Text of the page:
Just how small is the smallest place you’ve ever spent the night?
As of last weekend, my answer to that question is “one square meter.” Don’t believe me? The proof is in the slide show above. Not only that: You can do it too—so listen up.
The “One-Sqm-House” is the brainchild of Van Bo Le-Mentzel, a long-time Berlin resident, architect, and founder of Hartz IV Möbel. When he was a child, Le-Mentzel fled with his family to Germany as refugees from their home country of Laos. He spent much of his life moving around, dependent on social subsidies and social housing. So for Le-Mentzel, the concept of “home” and where you are “at home” has always been a very central question.
Recently, he had an audacious idea: he wanted to build a house that he could bring with him, that he could put anywhere he wanted, any time he wanted, and call it home. It didn’t need to be big. Just one square meter would do. He calls it “one square meter of freedom.”
“What I’ve always been very skeptical of is the fact that our quality of life is so fixed to numbers. On euros, for example, and euros per square meter. When you look for an apartment, for example, the first thing you look at is the location, and then at the numbers—how many rooms, how many square meters? But when you really think about it, the square meters say nothing about the quality of the apartment, about the view from the window, how it smells, if the neighbors are nice. These are all things that you can’t put into numbers,” he says.
“So I said, okay, I want to have my own square meter. I want that no one other than I, myself, can decide what happens with this one square meter of mine in the world. It’s the only square meter in the world where I can decide what direction the window looks in, what direction the door opens in, what neighbors I have.”
When Berlin-based Lab Team member Corinne Rose met Le-Menztel several months ago and heard his idea, something clicked. For Corinne, it was the perfect artistic, philosophical, and physical intervention to address an issue central to much of her programming at the Lab.
“It really strikes me how none of us can live where we want to live anymore. In the last few years, the rents have become so expensive that friends of mine can’t find apartments anymore. Eight years ago, that was completely different. We’ve lost our Berlin,” she says. “The idea was to have it as a symbol for the fact that today one square meter is in such high demand, it’s expensive, and so many people are being displaced. They can’t have their one square meter where they want it anymore.”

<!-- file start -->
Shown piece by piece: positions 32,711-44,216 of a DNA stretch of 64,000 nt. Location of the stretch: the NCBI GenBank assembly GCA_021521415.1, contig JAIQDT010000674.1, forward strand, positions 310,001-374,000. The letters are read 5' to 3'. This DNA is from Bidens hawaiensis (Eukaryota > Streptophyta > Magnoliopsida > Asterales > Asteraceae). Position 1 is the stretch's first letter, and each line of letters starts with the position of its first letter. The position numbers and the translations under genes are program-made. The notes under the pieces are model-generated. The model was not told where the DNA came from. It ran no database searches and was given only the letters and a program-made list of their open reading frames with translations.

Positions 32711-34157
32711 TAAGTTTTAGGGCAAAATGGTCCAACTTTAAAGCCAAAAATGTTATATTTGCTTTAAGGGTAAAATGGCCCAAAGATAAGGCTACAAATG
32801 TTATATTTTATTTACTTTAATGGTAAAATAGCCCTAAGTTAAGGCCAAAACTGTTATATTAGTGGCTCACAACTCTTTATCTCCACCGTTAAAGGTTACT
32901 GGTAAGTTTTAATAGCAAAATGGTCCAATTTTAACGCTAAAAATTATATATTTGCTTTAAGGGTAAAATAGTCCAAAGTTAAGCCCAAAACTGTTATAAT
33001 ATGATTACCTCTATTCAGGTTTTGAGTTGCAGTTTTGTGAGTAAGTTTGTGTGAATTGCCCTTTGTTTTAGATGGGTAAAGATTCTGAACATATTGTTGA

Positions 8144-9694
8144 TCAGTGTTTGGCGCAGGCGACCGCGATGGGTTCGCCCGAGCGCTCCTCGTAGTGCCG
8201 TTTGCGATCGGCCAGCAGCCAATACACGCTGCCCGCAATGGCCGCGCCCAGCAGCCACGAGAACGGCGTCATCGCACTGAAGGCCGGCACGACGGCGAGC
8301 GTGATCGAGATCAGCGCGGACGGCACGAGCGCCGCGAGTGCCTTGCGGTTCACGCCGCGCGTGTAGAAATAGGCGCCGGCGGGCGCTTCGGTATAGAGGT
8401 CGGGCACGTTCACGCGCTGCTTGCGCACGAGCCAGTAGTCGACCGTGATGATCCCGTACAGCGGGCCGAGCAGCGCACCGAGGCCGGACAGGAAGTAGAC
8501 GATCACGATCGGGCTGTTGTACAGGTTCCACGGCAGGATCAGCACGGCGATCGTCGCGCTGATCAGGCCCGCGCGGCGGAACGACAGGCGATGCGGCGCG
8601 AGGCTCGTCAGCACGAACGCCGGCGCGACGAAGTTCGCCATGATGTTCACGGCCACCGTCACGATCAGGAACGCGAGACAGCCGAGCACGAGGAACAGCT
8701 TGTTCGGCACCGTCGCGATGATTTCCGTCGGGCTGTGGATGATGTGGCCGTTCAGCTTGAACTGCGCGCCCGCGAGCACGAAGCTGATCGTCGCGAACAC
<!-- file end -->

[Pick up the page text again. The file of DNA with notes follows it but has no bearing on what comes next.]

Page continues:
On Sunday, July 8, Corinne and Le-Menztel are teaming up to bring as many One-Sqm-Houses to the streets of Berlin as possible. They’re inviting city-dwellers to take part in an all-day workshop to build their own one square meter of freedom. The house takes one day, and 250 Euros in materials, to construct.
For those who may not be able to afford the supplies, they’re offering a karma deal: you build a house, and then rent it out to the Lab for free. The Lab will then host people with low income (students, artists, travelers, those who are homeless) to stay in Berlin in your One-Sqm-House for the remainder of the Lab’s duration (until July 29), for one Euro per night. (This is the real deal. Interested renters can make their reservations via Air B+B ) After July 29, you can pick up your house and take over from there.
For those considering a stay in the One-Sqm-House, I can personally testify that these structures are perfectly sleep-worthy. Upright, they make for a cozy little mobile office or shop. Laid on their side they provide, perhaps not five-star accommodation, but close enough when it comes to value per, well, square meter.
Corinne and Le-Menztel don’t want the One-Sqm-House intervention to stop at the borders of Berlin. “A dream would be to have a type of ‘village’ of One-Sqm-Houses spring up from the ground, but not like a normal village in one place, rather dispersed throughout the entire world,” Corinne says. It would be fascinating, she says, to use the project as an exploration of what one square meter of freedom means in different cities and different contexts.
So she and Le-Mentzel are putting out a call for partners around the world to join them in launching the One-Sqm-House movement: to build a One-Sqm-House in their own respective cities, and document the story. At the very least, Corinne says, she wants to find partners in New York and Mumbai—the two other cities that the Lab has visited and will visit in the first cycle of its six-year world tour.
Where did I put my one square meter of freedom? Naturally, I set it down in the one place in Berlin where I spend enough time that it’s practically become my home away from home: the Lab.
Sign up now for Corinne and Le-Menztel’s workshop. You can come for free to help build, and learn to construct a One-Sqm-House; or you can build your own to take away with you that night right then and there for 250 Euros; or take part in the karma deal I mentioned above. And if you or anyone you know (hint, hint: that includes your Twitter followers and Facebook friends!) wants to help make Corinne and Le-Mentzel’s dream of a global One-Sqm-House village a reality and build and document a house in your own city, contact Van Bo Le-Menztel at firstname.lastname@example.org.
. . .
Photos: by Maria Nicanor